in m. 86, simply an error in this editor's opinion.) When Violin
1 splits off to double the vocal melody, Violin 2 and Viola continue
mostly in unison.
m. 91 KP V2 D should be C#.
m. 103 KP V1 slurs the two notes, but per A this slur is bogus. mm. 121 and 138 same.
mm. 104-108 KP has Flute and Piccolo doubling the Violins/vocal
melody. Tacet in A and B (and N). mm. 122-126 and 139-147 same.
m. 105 on the second beat KP has a slur in V2 and both a grace note and
a slur in V1, all absent from A and B. mm. 124 and 140 same.
m. 111 In A, all upper strings play the same rhythm here. In KP, Violin 2 is different. Same in m. 113.
m. 115 uneven cutoff: KP has quarter-note, quarter-rest in both
Violin parts; dotted quarter, eighth-rest in the other strings. A
has dotted quarter for all.
m. 116 this Rall. is
authentic, but in A it starts on the last eighth, the syllable
"dis-(tress)". In an example of "pause inflation", modern
practice starts the Rall.
earlier, on "condole". N bows to that modern practice, partly
because tempo variations that begin on barlines are easier for
musicians counting rests.
mm. 127-132 After 126 bars of zero articulation markings in strings,
and only the broadest dynamic markings, suddenly Sullivan is
uncharacteristically explicit about swelling dynamics and portato
strings. This entire sequence is another example of his
mastery. Gilbert provided three simple, similar verses which
summarize the entire drama. Sullivan used a different melodic and
textural approach to each verse, each appropriate for its dramatic
message, each masking the simplicity of the underlying scansion, and
each culminating in the wonderful Bassoon-and-double-stopped-strings
hook. Jolly well done, young Arthur!
m. 131 KP V2 Bs should be Ds per A.
m. 133 A has colla voce. KP and SP/V have Rall. in m. 134. A rare example of Sullivan's own pause affecting more beats than ones in later materials.
m. 146 KP has more inauthentic grace notes in Cl1, V1, and V2.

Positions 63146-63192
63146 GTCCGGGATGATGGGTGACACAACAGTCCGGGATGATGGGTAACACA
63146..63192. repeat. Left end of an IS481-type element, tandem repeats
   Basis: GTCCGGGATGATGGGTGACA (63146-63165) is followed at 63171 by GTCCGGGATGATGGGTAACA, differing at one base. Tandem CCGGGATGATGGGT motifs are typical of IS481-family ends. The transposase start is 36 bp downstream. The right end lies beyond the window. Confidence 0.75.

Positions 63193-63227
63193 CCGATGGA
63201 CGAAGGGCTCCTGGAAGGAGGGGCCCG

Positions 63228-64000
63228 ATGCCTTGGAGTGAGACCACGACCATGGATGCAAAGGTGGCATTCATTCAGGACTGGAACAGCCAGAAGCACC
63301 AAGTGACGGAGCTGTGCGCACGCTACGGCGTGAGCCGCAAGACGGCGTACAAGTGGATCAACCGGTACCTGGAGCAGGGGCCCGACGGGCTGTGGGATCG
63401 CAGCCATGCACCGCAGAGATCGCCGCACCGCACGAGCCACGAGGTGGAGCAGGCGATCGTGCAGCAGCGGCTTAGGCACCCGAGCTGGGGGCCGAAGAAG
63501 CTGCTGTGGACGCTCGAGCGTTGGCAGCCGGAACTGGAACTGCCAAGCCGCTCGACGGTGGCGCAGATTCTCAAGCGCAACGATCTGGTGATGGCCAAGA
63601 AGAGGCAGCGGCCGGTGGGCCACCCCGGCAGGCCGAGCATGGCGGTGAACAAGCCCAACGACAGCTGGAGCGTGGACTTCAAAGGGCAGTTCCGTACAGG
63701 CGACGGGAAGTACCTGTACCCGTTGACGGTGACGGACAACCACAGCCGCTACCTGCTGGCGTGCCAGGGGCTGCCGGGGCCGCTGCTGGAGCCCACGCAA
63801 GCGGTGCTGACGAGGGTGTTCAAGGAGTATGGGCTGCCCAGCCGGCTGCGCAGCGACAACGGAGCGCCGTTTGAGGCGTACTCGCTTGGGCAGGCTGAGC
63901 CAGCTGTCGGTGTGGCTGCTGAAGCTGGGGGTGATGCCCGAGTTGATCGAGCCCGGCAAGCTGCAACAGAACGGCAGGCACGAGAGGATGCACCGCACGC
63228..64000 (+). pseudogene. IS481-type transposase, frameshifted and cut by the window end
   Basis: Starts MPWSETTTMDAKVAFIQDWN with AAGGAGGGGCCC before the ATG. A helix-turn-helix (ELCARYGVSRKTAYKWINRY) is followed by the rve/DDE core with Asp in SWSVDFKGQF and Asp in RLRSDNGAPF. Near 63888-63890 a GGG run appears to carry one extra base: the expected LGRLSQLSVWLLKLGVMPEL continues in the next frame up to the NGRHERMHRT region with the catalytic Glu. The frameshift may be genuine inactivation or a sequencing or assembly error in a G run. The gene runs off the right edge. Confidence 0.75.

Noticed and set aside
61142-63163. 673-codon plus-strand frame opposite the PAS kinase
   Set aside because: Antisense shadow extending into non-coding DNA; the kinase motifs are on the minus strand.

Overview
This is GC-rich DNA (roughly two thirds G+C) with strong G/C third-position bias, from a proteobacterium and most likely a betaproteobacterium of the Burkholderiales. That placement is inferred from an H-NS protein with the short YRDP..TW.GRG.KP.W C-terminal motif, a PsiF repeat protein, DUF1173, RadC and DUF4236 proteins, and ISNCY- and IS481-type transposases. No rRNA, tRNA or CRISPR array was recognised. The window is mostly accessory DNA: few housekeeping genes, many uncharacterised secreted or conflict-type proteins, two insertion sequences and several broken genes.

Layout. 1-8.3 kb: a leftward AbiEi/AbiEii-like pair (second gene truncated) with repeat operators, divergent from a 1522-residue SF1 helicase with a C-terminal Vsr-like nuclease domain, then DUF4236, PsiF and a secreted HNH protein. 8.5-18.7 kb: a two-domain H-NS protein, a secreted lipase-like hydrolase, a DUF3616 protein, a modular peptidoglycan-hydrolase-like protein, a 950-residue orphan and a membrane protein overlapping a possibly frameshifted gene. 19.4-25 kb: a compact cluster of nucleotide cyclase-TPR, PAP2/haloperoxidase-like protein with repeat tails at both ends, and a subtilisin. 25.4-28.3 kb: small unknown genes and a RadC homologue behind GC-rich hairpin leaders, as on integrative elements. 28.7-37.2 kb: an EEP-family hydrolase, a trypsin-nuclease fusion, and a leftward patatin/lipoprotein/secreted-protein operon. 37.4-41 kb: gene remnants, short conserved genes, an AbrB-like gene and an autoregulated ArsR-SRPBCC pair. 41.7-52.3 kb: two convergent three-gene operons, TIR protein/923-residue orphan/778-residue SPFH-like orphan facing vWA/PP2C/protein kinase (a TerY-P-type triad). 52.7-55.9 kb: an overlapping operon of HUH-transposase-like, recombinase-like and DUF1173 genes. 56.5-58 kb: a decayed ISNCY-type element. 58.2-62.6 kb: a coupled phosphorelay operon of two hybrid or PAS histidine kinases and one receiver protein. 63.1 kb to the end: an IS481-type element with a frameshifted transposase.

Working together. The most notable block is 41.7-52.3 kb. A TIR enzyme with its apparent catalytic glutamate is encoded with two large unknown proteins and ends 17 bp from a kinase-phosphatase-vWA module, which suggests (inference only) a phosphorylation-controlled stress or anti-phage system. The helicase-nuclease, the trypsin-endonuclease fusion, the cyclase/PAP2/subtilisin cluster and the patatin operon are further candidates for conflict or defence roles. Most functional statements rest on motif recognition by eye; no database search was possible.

Nº 1A. Is this the court
mm. 150-158 The vocal lines to this Recit. passage are cued in woodwinds, Horns, and strings.
m. 159 A has melismas in the vocal lines, matching the alternating
notes in woodwinds and strings. N follows the modern practice of
straight quarter-notes. B offers three theories for the source of this change from A, and makes the opposite decision.
m. 169 KP has arco, A and B do not. Continuing pizzicato seems like a better blend with the woodwind backbeats.
m. 176 A and B have different voicing for the mock guitar-tuning from that found in KP, and also specify pizz. B also urges omitting these four bars unless the Defendent tunes a guitar here.
Nº 2. When first my old
m. 191 KP Violin 2 D-sharps should be E-naturals. Same m. 220 second time.
mm. 194-197 KP has a mixture of slurs and staccato dots here which is
so inconsistent as to be of no use. A has no slurs at all,
staccato dots on sixteenth-notes pretty consistently, on eighth-notes
more sporadically. B has dots almost everywhere. My editorial opinion is that Sullivan wanted a
clipped tone, even by sixteenth-note standards, for the syllables
"tink-a-", and then a fuller tone for "tank", so N dots the sixteenth-notes and leaves the eighth-notes unmarked.
m. 198 In Violin 2 and Viola, A and B have the same waltz-accompaniment
backbeats as those instruments have been playing since the intro.
KP and SP/V have a different rhythm: eighth-notes on two, three,
and four (out of six) and rests elsewhere. This rhythm provides
an effective end to the waltz-accompaniment, and sets up the Rall. to
follow -- or would do so, except that Violin 1, doubling the vocal
melody, is left exposed and sounds odd. This discrepancy may be
related to the Cello/Bass rhythm in mm. 197-198: eighth-notes on
the beat in A, dotted quarters in KP and SP/V. This editor sees
merit in both versions, but the exposed Violin 1 dotted quarter is a
deal-breaker; if it were an eighth, cutting off with the other strings,
then the revision would be quite attractive, but there is no evidence
of that cutoff. So N reverts to the version in A. Same mm.
226-227 second time.
m. 200 A and B indicate that Sullivan changed the arrival note
here from an eighth to a dotted quarter. Only some of the Kalmus
string parts got the memo. Same m. 229 second time.
m. 201 rehearsal letter discrepancy: KP has "H" here, A and B have it two
bars earlier. In the interests of keeping everyone happy, N has "Broude H" and "Kalmus H". Same
m. 230 second time.
m. 204 A has cresc. "in a later hand". KP and SP/V have it too, so N has it in editorial brackets. Same m. 233 second time.
mm. 206-207 A has some instruments slurred across the barline, others
not. Closer analysis reveals that only those parts which move
stepwise are slurred, while others, including the vocal melody doubled
by Flute 1 and Violin 1, do not. B adds the slur to Fl1 but not to V1. Same mm. 235-236 second time.
mm. 206-207 B has sf
markings taken from an early vocal score, not found in A (or N).
In m. 211, B also extended accent marks (found in just two string
parts, in what may be a spurious hand) to all instruments. These
details raise the question of how emphatically dramatic, or how
tastefully gentle, Sullivan intended this passage to be. This
editor believes that, for a song intended to mimic guitar accompaniment